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For 15 years Dayna Justus collected bunches of trophies and plaques in every category possible competing in the Amateur Garden competition at the Sonoma County Fair. But after she won Best of Show in 2016 the Santa Rosa home schooling, 4-H mom got a very special offer.

Greg Duncan, the creative director of the fair’s showpiece Hall of Flowers, invited her to come inside.

For a garden competitor at the fair, creating a garden in the Hall of Flowers is a little like an actor leaping from community theater to Broadway. The work, the financial investment, the expectations and the exposure are amped up many times over.

Justus couldn’t believe her good fortune.

“It was,” she said, “my dream come true.”

“I felt so honored and so privileged.”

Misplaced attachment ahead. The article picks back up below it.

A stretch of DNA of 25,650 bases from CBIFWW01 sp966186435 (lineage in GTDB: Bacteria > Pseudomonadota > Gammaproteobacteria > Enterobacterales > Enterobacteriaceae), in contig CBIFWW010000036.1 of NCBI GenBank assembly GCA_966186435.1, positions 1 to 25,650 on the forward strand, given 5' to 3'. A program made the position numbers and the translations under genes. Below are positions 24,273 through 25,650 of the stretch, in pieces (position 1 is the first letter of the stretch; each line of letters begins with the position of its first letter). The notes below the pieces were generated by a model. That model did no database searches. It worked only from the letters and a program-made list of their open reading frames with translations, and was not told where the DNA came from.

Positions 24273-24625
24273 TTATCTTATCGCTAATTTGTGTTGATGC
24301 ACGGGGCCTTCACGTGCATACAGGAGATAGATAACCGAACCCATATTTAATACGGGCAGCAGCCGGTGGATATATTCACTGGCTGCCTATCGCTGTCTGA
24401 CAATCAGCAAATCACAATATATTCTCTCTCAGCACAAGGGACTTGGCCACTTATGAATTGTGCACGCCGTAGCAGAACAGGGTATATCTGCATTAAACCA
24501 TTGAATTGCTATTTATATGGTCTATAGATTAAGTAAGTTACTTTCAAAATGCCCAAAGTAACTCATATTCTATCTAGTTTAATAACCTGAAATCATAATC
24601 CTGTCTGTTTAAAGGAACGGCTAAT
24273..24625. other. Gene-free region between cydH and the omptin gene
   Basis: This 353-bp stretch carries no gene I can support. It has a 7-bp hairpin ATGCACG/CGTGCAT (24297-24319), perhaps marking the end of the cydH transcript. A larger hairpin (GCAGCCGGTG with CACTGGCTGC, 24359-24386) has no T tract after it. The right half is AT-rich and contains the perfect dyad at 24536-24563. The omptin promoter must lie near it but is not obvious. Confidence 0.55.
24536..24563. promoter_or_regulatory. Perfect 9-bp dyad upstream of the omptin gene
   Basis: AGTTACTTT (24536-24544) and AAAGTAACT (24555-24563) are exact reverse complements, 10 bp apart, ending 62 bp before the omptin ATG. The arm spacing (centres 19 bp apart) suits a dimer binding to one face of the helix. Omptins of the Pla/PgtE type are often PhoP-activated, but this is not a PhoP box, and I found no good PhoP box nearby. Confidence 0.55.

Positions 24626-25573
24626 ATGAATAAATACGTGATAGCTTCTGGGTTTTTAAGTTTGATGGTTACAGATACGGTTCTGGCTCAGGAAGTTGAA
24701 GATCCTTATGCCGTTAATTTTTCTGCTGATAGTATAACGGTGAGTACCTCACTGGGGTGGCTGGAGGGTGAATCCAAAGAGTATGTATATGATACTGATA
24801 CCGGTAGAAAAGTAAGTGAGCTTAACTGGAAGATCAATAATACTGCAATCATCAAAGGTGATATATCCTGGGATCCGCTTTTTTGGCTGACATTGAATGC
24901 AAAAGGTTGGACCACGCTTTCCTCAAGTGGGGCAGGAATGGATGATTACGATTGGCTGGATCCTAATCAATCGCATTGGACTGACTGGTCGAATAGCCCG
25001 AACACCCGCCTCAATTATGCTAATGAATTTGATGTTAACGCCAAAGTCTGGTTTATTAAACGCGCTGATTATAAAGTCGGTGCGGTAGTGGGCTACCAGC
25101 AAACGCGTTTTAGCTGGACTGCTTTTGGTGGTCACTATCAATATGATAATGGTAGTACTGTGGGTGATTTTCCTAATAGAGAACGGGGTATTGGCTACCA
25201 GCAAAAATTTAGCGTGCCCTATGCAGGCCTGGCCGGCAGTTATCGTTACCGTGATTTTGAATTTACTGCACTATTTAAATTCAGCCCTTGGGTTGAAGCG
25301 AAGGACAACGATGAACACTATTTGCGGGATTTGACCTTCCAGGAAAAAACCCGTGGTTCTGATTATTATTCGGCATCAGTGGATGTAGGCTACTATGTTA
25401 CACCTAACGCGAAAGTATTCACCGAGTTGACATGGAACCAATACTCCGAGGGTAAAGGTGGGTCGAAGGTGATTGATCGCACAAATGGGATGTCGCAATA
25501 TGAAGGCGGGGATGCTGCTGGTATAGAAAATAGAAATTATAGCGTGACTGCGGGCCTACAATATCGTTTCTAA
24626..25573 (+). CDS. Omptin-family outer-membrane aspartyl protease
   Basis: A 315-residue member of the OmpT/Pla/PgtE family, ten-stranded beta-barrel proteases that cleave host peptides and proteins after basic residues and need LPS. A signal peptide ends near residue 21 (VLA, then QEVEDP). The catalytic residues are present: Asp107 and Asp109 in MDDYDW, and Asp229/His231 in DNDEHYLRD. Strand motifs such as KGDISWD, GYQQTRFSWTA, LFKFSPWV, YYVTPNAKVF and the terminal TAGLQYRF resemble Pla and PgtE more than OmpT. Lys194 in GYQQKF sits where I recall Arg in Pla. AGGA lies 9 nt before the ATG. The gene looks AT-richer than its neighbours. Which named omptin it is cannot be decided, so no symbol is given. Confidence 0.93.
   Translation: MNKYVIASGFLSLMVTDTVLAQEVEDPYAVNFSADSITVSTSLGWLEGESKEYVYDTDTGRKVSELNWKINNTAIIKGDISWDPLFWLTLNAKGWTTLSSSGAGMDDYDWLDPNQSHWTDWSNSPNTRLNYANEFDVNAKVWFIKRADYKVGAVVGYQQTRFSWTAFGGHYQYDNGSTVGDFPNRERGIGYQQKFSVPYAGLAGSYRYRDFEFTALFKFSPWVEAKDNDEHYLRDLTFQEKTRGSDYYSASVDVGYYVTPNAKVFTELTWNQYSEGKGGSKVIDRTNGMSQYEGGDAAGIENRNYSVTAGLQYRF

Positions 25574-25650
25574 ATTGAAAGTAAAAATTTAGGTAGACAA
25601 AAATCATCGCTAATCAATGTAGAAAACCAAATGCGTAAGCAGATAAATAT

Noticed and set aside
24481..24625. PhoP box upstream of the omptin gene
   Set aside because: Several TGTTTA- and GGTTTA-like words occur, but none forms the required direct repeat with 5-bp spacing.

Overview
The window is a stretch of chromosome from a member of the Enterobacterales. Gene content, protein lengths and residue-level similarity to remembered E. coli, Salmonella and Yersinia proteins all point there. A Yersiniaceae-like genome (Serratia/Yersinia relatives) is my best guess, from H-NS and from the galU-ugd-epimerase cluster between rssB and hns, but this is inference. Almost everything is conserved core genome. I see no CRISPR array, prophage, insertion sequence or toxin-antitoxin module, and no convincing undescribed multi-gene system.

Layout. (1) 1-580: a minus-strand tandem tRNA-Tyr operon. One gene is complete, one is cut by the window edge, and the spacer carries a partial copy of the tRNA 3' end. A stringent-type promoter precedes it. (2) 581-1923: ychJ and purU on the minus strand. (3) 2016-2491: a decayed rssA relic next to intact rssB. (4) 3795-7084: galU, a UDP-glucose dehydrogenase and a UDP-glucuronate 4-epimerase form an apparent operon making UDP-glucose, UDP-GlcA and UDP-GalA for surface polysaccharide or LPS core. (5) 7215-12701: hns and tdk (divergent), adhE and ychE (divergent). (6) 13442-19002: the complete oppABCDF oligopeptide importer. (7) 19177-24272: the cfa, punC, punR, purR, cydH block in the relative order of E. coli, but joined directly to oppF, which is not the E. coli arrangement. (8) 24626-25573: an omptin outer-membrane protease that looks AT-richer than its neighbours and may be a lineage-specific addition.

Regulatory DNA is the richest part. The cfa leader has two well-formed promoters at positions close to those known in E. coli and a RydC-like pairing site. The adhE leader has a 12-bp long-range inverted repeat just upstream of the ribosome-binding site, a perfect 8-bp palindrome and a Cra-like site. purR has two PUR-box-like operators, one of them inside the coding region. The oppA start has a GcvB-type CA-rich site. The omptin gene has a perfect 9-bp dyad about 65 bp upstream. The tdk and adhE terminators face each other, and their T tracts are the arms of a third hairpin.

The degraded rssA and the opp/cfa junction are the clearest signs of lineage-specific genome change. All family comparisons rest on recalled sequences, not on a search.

As a girl growing up in Santa Rosa she would enter animals in the fair every year.

“I was kind of a misfit. I was quieter, kind of shy. When I was done with my pig stuff I would come up here to the hall and go ‘wow.’ I’d sit inside and think, ‘Someday I would love to do this.’”

It took until she was 40 to realize her childhood fantasy and she wasn’t disappointed. Making it easier is the fact that the fair has always been a family affair with three generations of her family pitching in. And this year, when a longtime competitor had to drop out, her brother Shawn Husar stepped in late in the game to take over a garden on the opposite side of the hall.

The siblings however, have little rivalry. The whole Husar/Justus clan came together to collaborate on both gardens this year. Shawn, 37, provides the muscle and the construction know-how and older sister Dayna adds the plant expertise.

Hall of Flower gardens are judged on a Danish point system that permits multiple first place winners provided exhibitors meet a list of requirements. For the Hall of Flowers that includes ensuring that 40 percent of the garden be floral and no more than 20 percent in hardscaping.